Memetic Selections

I should be cleaning the flat, so I need an excuse to prevaricate. Oddly enough, I’ve been prevaricating about this meme that Martin suggested. So if my flat is to be clean by Tuesday, I now need something else to prevaricate over.
So, without further ado, let’s see what’s below the fold:

1. What is your blog about?
Stuff. Either my meanderings about aspects of science I’m thinking about, or things that I find interesting or amusing. And, of course, The Beast:

The Beast at peace, yesterday.
2. What will you never write about?
Confidential stuff, obviously. Only this week I produced a really nice graph that I wanted to rave over, but it was from someone else’s data, and I would have had to explain the details, to show why it was so good. and that would have meant giving away our deepest secrets.
I probably won’t write about personal stuff – it’s just not me.
3. Have you ever considered leaving science?
Not seriously.
4. What would you do instead?
I’ve no idea! Work as a statistician for a betting company? My brother did a PhD in engineering, left academia and now works for the Passport Office.
5. What do you think will science blogging be like in 5 years?
Well, assuming there is no technology shift, pretty much like it is now. It might expand so that there are many more scientists doing it and it becomes a way of communicating to other scientists in the same area, but I haven’t seen that happening a great deal (one exception, go ahead and link to others).
6. What is the most extraordinary thing that happened to you because of blogging?
I loaned a power cable to a Nature editor.
Which is part of the bigger picture that I ended up going to London just to meet a bunch of people I had only met virtually. And I’ll be off to North Carolina (previously only notable for its crosses) in January for another meeting.
7. Did you write a blog post or comment you later regretted?
Thanks to my proficiency with selective amnesia, no.
8. When did you first learn about science blogging?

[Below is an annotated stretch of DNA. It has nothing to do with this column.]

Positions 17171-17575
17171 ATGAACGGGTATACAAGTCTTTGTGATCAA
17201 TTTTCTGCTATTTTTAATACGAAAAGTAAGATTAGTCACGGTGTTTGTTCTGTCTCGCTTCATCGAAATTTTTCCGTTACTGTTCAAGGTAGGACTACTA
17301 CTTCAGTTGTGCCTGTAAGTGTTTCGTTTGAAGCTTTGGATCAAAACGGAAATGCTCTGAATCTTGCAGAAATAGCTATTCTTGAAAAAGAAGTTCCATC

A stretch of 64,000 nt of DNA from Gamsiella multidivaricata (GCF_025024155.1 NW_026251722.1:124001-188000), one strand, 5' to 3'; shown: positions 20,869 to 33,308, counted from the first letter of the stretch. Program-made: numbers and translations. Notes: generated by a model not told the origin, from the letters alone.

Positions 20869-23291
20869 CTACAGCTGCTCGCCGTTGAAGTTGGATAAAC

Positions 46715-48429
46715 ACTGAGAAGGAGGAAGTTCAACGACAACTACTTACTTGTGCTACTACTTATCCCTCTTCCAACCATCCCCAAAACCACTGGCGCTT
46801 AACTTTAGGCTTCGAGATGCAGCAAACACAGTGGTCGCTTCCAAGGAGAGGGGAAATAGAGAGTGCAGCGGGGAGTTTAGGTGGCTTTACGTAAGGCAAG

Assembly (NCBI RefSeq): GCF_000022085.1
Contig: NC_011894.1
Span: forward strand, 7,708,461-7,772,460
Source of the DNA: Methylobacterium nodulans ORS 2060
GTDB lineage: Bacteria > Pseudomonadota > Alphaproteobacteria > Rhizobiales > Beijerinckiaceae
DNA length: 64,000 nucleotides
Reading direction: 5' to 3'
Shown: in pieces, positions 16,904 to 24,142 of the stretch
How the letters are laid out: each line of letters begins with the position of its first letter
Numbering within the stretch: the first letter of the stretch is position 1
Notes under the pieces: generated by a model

Dunno. I guess seriously in 2005, when I followed the Dover trial at Panda’s Thumb. I was sucked in from there.
9. What do your colleagues at work say about your blogging?
Most don’t know about it, some are blogging now (see link above), and a few view it with amusement.
10. Extra credit: are you able to write an entry to your blog that takes the form of a poem about your research?
Not right now. Brad Carlin and friends have done a better job anyway.
I can, of course, do it as art.

About rpg

Scientist, poet, gadfly
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4 Responses to Memetic Selections

  1. Heather Etchevers says:

    Dearest Bob, you might find that you wouldn’t want to prevaricate to your friends…
    I also am proficient in selective amnesia. It’s lovely to have met someone else with the same affliction.
    Could you dance it out for us? I admit, I would have paid good money to see the Full Monte Carlo. Who would have thought statisticians were so much fun?

  2. Bob O'Hara says:

    Alas I can only dance the Full Monte Carlo in chains.

  3. Heather Etchevers says:

    By the way, relating to my slightly snarky comment above, I see that for you Brit-trained English speakers, prevaricate has more subtle shades of meaning. Apologies.

  4. Bob O'Hara says:

    Ah, lack of nuance. The curse of the intertubes.